Reptiles & Amphibians
Madagascar is home to about half the world’s 150 or so species of chameleons. The colouration and texture on their skin helps create images with strikingly fine detail. The chameleons you’ll find in Madagascar vary in size dramatically. For smaller species and young individuals, a macro lens works wonders. For larger species, such as the Parson’s Chameleon, most mid-range or telephoto lens will be more than suitable to photograph them. Unless of course you want to try your hand at close-up images of eyes, tails, feet or patterns on their skin – that’s where the minimal focusing distance on your macro lens is key.
The image above was photographed at night in Madagascar’s Berenty Reserve. An off-camera flash was wedged in a tree behind to illuminate the subject and surrounding dust particles. The result was a dreamy and rather surreal scene which for me encapsulates my thoughts on the Madagascar experience.
On our many walks exploring the regions nature reserves and parks we are constantly on the lookout for new things to photograph. We are bound to come across numerous frog species on these walks and if we are lucky we may encounter a snake or two.
When it comes to landscape photography in Madagascar, the island’s famous ‘Avenue of Baobabs’ immediately springs to mind. This prominent group of baobab trees tower like giants guarding the dirt road between Morondava and Belon’i Tsiribihina in the Menabe region in western Madagascar. The road is open to the public and becomes rather busy at times. Early mornings are less crowed as the average tourist accommodated in the area generally won’t leave early enough to view sunrise at the trees. We leave in the dark hours of the morning to enjoy magnificent views of sunrise.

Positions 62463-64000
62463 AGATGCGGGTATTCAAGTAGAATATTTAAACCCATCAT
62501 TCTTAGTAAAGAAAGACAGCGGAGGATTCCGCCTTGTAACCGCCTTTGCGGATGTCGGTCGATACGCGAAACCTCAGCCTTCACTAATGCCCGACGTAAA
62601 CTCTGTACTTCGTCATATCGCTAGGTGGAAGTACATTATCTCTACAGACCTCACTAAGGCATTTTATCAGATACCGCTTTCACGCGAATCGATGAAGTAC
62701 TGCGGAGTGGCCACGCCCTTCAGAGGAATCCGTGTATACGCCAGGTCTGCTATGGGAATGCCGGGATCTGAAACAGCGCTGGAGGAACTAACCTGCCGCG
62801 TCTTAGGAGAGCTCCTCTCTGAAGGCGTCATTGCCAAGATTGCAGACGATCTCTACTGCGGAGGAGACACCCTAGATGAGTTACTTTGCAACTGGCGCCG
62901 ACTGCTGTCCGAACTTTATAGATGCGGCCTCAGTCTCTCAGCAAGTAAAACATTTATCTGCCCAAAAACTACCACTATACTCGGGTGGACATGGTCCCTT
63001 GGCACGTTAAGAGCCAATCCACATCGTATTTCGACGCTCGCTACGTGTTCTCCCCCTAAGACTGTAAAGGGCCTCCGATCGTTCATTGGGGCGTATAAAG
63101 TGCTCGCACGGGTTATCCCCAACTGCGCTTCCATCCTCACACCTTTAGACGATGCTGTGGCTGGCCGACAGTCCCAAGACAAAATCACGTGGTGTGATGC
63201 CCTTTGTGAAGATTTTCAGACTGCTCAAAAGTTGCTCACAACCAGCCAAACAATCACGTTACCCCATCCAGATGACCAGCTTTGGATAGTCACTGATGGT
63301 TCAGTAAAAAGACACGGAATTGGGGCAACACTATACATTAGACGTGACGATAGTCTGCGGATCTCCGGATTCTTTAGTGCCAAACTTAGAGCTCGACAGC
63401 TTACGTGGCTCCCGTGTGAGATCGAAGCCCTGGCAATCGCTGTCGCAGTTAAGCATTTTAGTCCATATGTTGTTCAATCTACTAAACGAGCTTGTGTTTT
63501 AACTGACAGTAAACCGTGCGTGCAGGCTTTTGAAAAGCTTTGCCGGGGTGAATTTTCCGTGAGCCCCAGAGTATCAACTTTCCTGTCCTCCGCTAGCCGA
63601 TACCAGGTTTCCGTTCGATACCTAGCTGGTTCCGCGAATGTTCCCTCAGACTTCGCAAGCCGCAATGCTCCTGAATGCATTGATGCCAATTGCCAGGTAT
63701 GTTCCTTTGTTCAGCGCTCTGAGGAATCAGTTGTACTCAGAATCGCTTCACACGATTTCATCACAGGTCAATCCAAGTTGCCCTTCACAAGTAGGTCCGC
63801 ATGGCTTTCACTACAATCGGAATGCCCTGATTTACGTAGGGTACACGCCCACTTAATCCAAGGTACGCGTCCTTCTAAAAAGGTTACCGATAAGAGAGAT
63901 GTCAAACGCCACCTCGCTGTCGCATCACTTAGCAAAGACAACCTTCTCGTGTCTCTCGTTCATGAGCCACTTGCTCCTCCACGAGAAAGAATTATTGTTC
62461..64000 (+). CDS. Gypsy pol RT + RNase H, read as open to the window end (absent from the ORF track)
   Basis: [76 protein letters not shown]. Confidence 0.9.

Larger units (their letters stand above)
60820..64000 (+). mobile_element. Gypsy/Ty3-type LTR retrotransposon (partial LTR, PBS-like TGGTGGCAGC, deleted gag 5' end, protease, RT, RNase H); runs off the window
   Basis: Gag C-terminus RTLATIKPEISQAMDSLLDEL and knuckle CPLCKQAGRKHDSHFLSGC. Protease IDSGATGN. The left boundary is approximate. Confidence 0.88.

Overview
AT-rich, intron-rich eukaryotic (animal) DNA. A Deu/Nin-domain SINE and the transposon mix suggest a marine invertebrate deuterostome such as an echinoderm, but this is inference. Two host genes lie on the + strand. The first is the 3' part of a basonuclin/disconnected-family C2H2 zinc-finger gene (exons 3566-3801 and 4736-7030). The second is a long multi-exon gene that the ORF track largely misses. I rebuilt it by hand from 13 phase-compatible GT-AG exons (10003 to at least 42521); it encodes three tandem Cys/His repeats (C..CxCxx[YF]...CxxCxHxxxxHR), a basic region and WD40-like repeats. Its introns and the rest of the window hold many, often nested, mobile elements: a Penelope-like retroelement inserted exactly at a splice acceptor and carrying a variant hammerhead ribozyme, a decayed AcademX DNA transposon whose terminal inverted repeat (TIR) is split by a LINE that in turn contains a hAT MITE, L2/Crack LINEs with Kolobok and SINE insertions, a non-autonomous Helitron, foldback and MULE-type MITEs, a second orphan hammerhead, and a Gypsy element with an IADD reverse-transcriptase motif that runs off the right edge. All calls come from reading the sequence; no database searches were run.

Its striking landscape draws travellers from around the world, making it one of the most visited locations in the region. Sunset is also very productive photographically, especially when you position yourself to avoid unwanted elements in the foreground including people. That said, having local people making up the foreground can in fact add to the composition of the scene – so do keep a lookout for such opportunities!
The day may be over as the sun disappears below the horizon, but the night has just begun. Night photography opens up a whole new world of creative possibilities! This is the ideal occasion to get to grips with using your camera on full Manual Mode to experiment with Shutter Speed, Aperture and ISO. It’s times like these that your ORYX Photo Tour Leader’s willingness to pass on their technical skills is invaluable.
The image above was photographed using a Canon 1D mkIV and Canon 20mm f/2.8 lens with a slow shutter speed of 25 seconds to capture the lights of a vehicle that drove by as well as the stars. Landscape photography is the only time on a Madagascar photo tour that a tripod is absolutely essential. Do be aware of luggage weight restrictions when bringing your tripod. I would advise bringing a steady but lightweight tripod and basic tripod head.
Madagascar is incredibly diverse in terms of subject matter. We want you to return home from an expedition with a portfolio of images that captures the country’s natural beauty from mammals to insects and everything in between!
By Kirsten Frost
Kirsten is a Photo Tour Leader for ORYX private and scheduled departures. As one of ORXY’s youngest leaders, Kirsten’s future expeditions are sure to be exciting adventures in search of nature’s fleeting moments… more about Kirsten Frost